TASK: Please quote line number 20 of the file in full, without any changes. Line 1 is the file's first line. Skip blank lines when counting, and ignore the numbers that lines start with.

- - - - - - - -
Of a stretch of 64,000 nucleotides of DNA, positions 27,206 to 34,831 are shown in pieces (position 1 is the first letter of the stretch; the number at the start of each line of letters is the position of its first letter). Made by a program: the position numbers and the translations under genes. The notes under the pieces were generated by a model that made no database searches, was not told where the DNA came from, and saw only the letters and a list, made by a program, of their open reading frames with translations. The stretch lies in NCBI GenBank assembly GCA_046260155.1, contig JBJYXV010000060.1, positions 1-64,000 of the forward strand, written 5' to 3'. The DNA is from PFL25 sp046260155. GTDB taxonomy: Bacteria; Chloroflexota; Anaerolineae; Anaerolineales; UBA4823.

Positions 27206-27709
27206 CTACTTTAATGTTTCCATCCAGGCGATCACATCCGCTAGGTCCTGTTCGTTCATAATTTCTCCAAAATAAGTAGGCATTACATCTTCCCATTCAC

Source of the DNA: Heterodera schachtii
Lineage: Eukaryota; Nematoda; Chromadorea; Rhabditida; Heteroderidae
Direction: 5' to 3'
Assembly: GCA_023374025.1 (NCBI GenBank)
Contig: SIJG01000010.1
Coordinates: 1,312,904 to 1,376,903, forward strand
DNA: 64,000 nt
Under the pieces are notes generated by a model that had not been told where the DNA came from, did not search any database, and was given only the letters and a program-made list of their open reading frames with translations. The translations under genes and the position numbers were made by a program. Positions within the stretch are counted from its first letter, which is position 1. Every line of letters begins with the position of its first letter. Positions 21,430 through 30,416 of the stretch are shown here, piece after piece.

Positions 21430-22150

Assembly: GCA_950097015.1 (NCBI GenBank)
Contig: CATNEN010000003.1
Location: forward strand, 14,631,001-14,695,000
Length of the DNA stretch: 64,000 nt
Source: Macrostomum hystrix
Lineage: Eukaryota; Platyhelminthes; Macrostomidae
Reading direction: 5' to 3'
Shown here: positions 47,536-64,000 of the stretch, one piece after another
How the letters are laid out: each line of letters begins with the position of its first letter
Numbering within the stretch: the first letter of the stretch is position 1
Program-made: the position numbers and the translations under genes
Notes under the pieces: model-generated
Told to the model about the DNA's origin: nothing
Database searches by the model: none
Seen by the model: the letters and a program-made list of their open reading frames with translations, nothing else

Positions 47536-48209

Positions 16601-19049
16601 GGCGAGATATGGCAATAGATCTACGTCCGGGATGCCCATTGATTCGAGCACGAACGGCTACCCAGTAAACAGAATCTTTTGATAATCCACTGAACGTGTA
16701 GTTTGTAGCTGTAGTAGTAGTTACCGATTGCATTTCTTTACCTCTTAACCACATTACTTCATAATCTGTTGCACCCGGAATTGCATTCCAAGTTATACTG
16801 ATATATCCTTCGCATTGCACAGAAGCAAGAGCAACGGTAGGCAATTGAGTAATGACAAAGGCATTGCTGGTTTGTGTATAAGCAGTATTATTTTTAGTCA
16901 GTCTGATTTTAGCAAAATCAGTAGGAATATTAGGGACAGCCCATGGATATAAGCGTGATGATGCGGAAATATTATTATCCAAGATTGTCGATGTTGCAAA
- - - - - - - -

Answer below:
Shown here: positions 47,536-64,000 of the stretch, one piece after another